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Reduce the Size of Those Huge PDF Files (August 20, 2020)

It happens too frequently even today. A legal team scans a huge document of 100 pages because the lawyers need a digital copy with original signatures or a court filing stamp.

The result is a 45 MB PDF file. Their email system does not allow an attachment that large. But the team has dealt with this situation before and someone remembers that the solution is use Adobe Acrobat to break the large file up into smaller files and soon the three 15 MB PDF files are on their way, sent by separate emails. Of course, on the recipient end, they have received the document split into pieces and those lawyers will be assigning someone to combine the pieces back into a single file.

Many readers have already concluded this was not the right approach. But as the old saying goes, to someone who only has a hammer, everything looks like a nail. They knew how to separate a PDF into parts. But what they didn’t know was how to use the Optimize PDF function (accessed under Tools in Adobe Acrobat) to reduce the size of the PDF file. A PDF created by scanning pages of text with no graphics can be reduced in size by a substantial amount. See screen shot below.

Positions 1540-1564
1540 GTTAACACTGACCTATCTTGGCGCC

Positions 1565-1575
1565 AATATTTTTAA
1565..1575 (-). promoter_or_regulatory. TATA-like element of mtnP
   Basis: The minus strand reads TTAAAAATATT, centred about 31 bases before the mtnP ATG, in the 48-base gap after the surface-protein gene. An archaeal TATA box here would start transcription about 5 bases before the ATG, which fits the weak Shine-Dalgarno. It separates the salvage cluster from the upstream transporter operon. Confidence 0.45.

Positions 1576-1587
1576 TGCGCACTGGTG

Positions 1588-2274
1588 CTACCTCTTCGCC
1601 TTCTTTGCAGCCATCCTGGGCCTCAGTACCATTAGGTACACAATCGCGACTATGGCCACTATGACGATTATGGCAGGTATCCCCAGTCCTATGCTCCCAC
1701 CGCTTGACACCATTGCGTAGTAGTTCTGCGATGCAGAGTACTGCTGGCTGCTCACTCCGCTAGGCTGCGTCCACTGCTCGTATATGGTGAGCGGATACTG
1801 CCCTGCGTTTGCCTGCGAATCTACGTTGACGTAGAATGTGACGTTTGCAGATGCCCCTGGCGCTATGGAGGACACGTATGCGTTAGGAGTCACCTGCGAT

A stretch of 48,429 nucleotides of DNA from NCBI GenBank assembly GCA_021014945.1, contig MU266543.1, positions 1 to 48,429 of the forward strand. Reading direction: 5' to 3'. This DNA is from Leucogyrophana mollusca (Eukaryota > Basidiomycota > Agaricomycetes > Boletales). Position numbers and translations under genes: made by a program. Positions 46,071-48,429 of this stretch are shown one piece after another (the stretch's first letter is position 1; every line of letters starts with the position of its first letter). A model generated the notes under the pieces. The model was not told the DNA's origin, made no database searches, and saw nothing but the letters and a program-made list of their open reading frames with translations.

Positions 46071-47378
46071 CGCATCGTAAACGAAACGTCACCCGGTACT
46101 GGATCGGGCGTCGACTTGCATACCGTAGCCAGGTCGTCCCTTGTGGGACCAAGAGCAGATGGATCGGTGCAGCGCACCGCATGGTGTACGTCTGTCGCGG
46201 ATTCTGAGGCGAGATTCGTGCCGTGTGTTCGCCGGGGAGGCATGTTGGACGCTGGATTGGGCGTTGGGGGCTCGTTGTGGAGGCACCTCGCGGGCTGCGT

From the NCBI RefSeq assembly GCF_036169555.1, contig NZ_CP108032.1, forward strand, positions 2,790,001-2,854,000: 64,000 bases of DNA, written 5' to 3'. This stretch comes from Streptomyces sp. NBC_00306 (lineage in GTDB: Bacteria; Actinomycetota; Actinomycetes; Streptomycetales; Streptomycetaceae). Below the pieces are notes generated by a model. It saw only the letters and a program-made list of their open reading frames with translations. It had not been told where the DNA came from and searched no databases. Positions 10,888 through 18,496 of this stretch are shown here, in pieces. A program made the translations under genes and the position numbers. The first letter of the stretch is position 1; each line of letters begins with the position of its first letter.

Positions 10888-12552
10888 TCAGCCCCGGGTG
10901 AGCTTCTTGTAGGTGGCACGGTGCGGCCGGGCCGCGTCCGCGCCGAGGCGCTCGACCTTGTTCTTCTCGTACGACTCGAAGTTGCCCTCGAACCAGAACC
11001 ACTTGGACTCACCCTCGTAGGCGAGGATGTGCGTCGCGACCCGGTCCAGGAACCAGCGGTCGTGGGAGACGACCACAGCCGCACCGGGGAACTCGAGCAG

Here’s a brief video showing how to optimize a PDF. Watch it for yourself and, if appropriate, share the link with your team asking, “You do know how to make a scanned PDF file smaller if you need to, right?” While PDF’s generated by scanning will be reduced substantially, those created directly from Word or other sources are much smaller and will be reduced only a small amount, if any. Routinely shrinking large PDF files saves hard drive space and also online storage space or backup space, which can cost the firm money if “too large” files are saved daily.